The news is out there, so it’s not about suppressing the news. It’s about the people involved in their quality as political actors.

Régime change and turf wars

Turkey was a founding part of the NATO alliance and the fight against communism since 1947-9. Ever since Prime Minister Bülent Ecevit discovered the Special Warfare Department (ÖHD) in 1974, it has become common knowledge that the US is frequently involved in running deep state operations in Turkey (Söyler 2015: 119). A deep state operation is effectively an organised group of government employees taking orders, on a systematic basis, from someone outside the official command structure: hence the name ‘parallel state’.

For this reason reporting on deep state operations is fraught with confusion and uncertainty, with players constantly switching hats. An understanding of events is only possible speculatively by looking at the wider picture and triangulating between them. One thing that Friday’s attempted coup has finally made clear is that Erdoğan isn’t paranoid, despite the risible claims of the Egyptian buffoon sitting on the UNSC council.

The fact that it was actually the Turkish public that stood as the first line of defence, in response to a broadcast on FaceTime by a bemused Erdoğan on holiday at the coastal resort of Marmaris, puts such explanations in the realm of the ludicrous. Many died while making citizens’ arrests of rebel soldiers as helicopters rained bullets down on them, leading to a frenzy of retribution, which had to be calmed down.

The turn of events is a testament to the depth of democratization of Turkish society. However, the principal reason for the failure of the coup is the fact that this was no full-blown coup, but a mere manifestation of a turf war. I have been arguing throughout that political events in Turkey cannot be read at face-value and are invariably the symptom of struggles for power within the executive. Highly-organised as it was, the coup was still the action of a ‘parallel’ structure that was activated (by whomever), and which soon found itself at sea. This is what explains the tragi-comic impression it gave.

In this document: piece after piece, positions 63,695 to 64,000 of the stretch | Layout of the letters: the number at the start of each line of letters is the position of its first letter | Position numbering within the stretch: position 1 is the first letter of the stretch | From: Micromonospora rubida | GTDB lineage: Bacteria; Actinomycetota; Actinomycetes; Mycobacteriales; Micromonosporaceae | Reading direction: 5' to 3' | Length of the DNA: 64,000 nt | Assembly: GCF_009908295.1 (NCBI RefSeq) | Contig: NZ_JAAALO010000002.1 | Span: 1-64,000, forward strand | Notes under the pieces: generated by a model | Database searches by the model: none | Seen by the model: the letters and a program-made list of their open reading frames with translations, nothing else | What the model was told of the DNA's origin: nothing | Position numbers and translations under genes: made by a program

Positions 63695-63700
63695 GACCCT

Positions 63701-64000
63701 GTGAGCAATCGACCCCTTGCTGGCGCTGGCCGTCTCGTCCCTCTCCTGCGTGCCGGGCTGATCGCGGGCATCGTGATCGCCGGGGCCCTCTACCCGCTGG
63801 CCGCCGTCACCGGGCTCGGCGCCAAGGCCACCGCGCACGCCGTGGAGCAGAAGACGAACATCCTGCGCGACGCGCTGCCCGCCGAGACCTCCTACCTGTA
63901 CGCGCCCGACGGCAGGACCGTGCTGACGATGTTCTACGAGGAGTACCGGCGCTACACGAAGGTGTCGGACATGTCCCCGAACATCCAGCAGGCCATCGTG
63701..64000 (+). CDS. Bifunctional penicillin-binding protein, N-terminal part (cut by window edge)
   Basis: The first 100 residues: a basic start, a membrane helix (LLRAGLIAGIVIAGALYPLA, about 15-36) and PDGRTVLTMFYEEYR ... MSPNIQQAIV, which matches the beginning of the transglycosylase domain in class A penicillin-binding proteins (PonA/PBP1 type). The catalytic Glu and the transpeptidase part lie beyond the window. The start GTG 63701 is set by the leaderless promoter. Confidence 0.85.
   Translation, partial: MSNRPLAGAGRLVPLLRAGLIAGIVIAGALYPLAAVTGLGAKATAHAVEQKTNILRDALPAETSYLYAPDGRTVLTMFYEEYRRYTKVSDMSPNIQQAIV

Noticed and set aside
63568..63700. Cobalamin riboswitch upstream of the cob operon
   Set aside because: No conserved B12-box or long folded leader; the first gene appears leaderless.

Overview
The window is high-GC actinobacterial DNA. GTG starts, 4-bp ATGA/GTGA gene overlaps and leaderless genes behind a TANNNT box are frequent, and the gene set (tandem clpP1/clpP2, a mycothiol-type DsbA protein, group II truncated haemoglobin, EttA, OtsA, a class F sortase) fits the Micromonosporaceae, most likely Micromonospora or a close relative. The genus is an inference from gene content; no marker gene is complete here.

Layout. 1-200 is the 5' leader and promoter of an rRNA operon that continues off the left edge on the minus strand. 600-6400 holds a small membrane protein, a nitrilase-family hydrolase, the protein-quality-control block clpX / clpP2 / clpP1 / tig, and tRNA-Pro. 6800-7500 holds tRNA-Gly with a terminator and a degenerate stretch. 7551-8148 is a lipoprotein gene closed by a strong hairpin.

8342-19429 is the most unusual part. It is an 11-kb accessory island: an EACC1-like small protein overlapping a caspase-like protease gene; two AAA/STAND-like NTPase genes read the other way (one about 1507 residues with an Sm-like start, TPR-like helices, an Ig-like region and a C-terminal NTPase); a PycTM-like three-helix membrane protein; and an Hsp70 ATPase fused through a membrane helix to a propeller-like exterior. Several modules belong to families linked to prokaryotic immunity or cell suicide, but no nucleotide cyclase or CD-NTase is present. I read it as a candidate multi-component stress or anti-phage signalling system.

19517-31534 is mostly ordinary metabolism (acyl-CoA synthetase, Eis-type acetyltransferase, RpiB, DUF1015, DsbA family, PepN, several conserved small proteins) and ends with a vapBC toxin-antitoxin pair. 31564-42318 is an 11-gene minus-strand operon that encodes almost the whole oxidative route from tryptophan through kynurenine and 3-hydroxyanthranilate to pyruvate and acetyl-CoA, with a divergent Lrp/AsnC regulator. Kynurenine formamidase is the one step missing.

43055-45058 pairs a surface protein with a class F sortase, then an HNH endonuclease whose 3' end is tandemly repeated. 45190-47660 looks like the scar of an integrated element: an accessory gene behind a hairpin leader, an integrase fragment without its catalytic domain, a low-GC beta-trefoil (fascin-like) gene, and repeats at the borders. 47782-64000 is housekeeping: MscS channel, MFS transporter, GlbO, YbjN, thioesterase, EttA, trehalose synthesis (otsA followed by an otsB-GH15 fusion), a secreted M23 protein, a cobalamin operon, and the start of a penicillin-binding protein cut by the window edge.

The fact that Erdoğan and his flight escort of F-16s, flying back to Istanbul Atatürk airport, where an occupying but bemused military was being citizen arrested, found themselves in the sights of rebel F-16s, and that nothing happened, is an indication of the uncertainty troubling many of the players. If the idea was simply to drive a wedge in what was perceived as deep rifts in the political landscape, such hopes quickly faded as all the country’s parties met, in a scarred parliament building on Saturday morning, to pass a unanimous condemnation of the coup.

As the leaders of the opposition parties rallied round the government on this motion of censure, however, things could have been very different for Devlet Bahçeli, leader of Nationalist Party (MHP). For some time Gülen had been trying to seize control of the party as a platform for him to return to Turkish politics, by promoting, although ultimately failing, to install his disciple and follower Meral Akşener in Bahçeli’s place. As it is democracy survived.